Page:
Blockchain technology, explained.

By el Prof
December 16, 2021
Image: SXSW

I believe there is a general misunderstanding among the general public about the value of blockchain/crypto/web3 technologies that is severely warping our discussion of them. The discourse is all about how DeFi is disrupting the financial markets and how NFTs are the gateway to the Metaverse and will disrupt and blur the lines of virtual/reality. Both of are true, but miss the forest for the trees. 

At its core, the major innovation of blockchain is providing a simple way to create a record keeping process, witnessed (digitally) by every other computer on the network using it. Secured by an almost impenetrable cryptographic algorithm, with direct links to each previous record encoded in the next, blockchain is considered unhackable. You’d need to gaslight 50% +1 of the computational power to overwrite the existing history and rewrite it for every block of data linked in the chain of records. 

So who is this technology actually disrupting? Well, Google, Amazon, Microsoft, Oracle, to name a few, and just about everyone else who provides a cloud environment for developing scale Internet tech solutions. Why? Their centralized server system is prone to outages, while a blockchain network like Ethereum or Solana is not. Outside of Ragnarök or the plot of Revolution, Web3 is immutable.

Moreover, everyone who uploads their files to the blockchain cloud, even for storage, is creating an NFT of that item. You know them as cash grabs and fetish art, but an NFT is really just a unique ID in a database. Because, theoretically at least, all data is entered by a known user initially, that data would be owned by said user, unless assigned to an asset (say, a furry drawing) and sold (on, say OpenSea). This, more than anything else, poses a threat to the big data status quo. It represents a major paradigm shift in the control over data, the most vital Internet resource needed to deliver the majority of solutions delivered by current technology companies today.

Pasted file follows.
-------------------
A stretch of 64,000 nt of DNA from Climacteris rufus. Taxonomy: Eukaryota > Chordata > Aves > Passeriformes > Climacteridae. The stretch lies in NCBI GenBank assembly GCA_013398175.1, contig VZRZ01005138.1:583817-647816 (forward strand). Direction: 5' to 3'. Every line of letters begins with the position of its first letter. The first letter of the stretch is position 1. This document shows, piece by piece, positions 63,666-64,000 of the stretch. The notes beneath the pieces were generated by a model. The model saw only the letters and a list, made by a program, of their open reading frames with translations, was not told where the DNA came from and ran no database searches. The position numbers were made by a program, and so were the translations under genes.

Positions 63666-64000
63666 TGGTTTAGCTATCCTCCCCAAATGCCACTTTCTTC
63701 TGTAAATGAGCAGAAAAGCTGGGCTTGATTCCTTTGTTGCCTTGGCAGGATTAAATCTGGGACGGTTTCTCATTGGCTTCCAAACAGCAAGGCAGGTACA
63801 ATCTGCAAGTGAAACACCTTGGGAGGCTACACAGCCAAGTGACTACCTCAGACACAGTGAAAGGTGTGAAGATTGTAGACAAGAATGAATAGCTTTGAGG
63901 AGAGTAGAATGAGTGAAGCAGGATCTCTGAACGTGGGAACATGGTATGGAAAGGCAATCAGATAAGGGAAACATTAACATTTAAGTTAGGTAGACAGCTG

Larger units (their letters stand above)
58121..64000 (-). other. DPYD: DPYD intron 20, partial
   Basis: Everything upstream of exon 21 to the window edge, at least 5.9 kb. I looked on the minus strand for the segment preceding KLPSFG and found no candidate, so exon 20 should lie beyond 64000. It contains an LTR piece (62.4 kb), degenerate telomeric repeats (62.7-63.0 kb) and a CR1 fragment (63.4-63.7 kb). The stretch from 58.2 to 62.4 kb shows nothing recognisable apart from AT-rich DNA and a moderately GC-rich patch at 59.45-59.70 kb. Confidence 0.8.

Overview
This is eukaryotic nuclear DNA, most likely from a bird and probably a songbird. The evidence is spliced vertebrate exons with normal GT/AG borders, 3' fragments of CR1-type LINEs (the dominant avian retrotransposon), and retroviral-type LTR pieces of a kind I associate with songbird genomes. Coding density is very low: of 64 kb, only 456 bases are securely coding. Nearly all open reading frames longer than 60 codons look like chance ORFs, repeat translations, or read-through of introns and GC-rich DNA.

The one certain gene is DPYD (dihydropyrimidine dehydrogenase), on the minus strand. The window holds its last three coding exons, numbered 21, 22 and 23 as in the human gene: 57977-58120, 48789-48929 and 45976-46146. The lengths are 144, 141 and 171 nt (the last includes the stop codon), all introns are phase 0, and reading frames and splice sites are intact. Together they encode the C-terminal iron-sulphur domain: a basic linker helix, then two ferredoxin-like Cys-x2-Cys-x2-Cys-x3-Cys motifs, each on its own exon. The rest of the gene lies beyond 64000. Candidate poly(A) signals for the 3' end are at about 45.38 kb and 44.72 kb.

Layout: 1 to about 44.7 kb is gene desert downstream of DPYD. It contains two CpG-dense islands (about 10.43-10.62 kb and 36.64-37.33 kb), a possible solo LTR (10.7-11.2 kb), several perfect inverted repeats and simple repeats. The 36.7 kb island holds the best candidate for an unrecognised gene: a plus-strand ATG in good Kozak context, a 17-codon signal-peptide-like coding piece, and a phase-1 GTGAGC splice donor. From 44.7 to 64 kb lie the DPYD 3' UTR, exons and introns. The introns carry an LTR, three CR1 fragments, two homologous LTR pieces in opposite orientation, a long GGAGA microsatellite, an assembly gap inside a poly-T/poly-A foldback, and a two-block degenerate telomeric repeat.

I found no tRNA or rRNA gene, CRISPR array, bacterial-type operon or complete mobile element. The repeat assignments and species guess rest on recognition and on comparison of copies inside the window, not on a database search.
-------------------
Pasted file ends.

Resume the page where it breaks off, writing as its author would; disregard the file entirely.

What’s exciting for me is how well this technology is positioned as the free-market answer to the current political grievances of both parties against web2 technology companies today. A good get, considering massive data silos (and management thereof) comprise a lot of the problems we now collectively face. The rest of those problems, however, are comprised by human nature, which no technology can change, but might explain why money laundering resources and artificially generated status symbols make up the vast majority of current use cases on the blockchain.

So, no, there’s not a whole lot to report on Web3 these days outside of Sean Ono Lennon’s cringeworthy skull porn fascination. Like Copernicus and Aristarchus before him, we know truly cutting-edge ideas never flourish in their own time. But please don’t for a second think that dragging the Lazy Lions DAO and appreciating the potential of the technology are mutually exclusive. And if you have a better idea for blockchain utilization than a Discord channel raising money to buy the four corners of the flat earth, please, tell us. We want to be told. 

el Prof

el Prof

hey, i'm el prof, but most people call me Connor. Thanks for reading.

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